Designing English

This exhibition will illustrate the graphic design of handwritten manuscripts and inscriptions for the first thousand years of English, across the Middle Ages.
Weston Library, Broad Street, Oxford OX1 3BG, Mon 18 December - Sun 22 April 2018

The Weston Library is known for its fascinating displays from the Bodleian's collections. In this latest exhibition, they're taking visitors through a thousand years of written English using the medium of graphic design, looking at everything from brightly illuminated manuscripts to ancient scribbled song lyrics. Another display, Redesigning the Medieval Book, will accompany Designing English until 11th March; here, modern workshoppers and competition-winners respond to the medieval works on display, creating their own examples of book art. Come along and see these early - and contemporary - experiments in words as an art form!

Admission is free, and the exhibition is suitable for visitors of all ages.

February 13, 2018
Illuminated Manuscripts: books have always been beautiful

In the lofty Weston Library lies the ST Lee Gallery, a dim room with the attentive attendants lurking in the shadows. Fortunately the content of the Designing English exhibition currently residing within is anything but dark - brightly lit up books flank the room, with shiny gilded lettering and brightly coloured illustrations. The exhibition tells of the layout and design of books through the ages, and provides a vision of literacy in times gone by.

One of the first objects in the exhibition - and the oldest - is a twelve hundred year old book, lying open. Inside is a pattern of coloured rectangles, with minimal wording; not too recognisable. What strikes me is how little the outer structure of a book has changed; one would think in over a thousand years that the book makers would have come up with new and improved ways of reading (Kindles don't count!). But this is really a case of 'if it ain't broke, don't fix it', with this ancient tome looking just like a modern leather-bound encyclopaedia or dictionary. However this exhibition focuses on the inside of the book, and how layout has changed over time.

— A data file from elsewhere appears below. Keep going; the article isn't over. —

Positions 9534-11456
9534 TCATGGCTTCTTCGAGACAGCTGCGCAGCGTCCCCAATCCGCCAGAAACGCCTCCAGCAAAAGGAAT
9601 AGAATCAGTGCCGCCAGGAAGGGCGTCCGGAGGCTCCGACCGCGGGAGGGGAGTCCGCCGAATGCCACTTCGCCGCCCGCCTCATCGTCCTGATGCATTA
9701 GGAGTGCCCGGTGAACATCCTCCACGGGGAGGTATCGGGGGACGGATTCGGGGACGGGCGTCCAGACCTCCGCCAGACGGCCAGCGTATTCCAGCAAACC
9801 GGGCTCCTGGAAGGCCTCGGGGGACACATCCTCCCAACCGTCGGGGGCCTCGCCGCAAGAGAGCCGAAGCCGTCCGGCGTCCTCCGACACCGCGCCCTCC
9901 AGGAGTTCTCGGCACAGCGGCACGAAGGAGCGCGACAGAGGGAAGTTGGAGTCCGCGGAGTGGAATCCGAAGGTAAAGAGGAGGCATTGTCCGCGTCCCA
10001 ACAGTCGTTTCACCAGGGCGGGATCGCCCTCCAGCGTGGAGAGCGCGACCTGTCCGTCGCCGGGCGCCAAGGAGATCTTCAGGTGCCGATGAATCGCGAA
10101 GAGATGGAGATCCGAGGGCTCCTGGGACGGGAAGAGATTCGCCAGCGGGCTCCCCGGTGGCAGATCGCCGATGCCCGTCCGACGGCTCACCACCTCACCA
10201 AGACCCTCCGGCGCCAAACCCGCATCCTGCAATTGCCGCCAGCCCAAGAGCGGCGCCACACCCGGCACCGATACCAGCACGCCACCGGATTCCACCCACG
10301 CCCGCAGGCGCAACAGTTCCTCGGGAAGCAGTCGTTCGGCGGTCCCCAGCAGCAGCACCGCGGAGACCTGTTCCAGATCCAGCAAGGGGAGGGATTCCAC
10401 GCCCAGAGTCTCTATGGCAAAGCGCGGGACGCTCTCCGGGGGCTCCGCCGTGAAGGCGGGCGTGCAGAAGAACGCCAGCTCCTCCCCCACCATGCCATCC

Many different layouts are on show including poetry anthologies, actor's scrolls, and recipe books. One poem was told on a scroll, broken up by small illustrations, not unlike comic strips of today. I particularly enjoyed the contents of one remedy book, which told of a spell which, when written on a loaf, butter, or an apple, and eaten, would cure toothache. Something to try at home perhaps!

The variety of books on display was where this exhibition shines, and I felt myself wanting to reach into the glass cases and flick through the volumes. There weren't just books on show though; other standout pieces were a large engraved metal jug, and a piece of stretched out animal skin which resembled something out of Doctor Who.

The most beautiful section of the exhibition was the part on illustration. The detailed, hand painted illustration on what seemed like rather mundane-sounding books was astonishing. The gold shining out from the pages prompted one thought: they don't make them like they used to!

The exhibition ended with a short video on the physical process of how books were made in the medieval times. The sheer skill, time and effort involved in each individual volume was amazing; it's a wonder any were made at all.

This informative and visually interesting exhibition is a must-see for book lovers.

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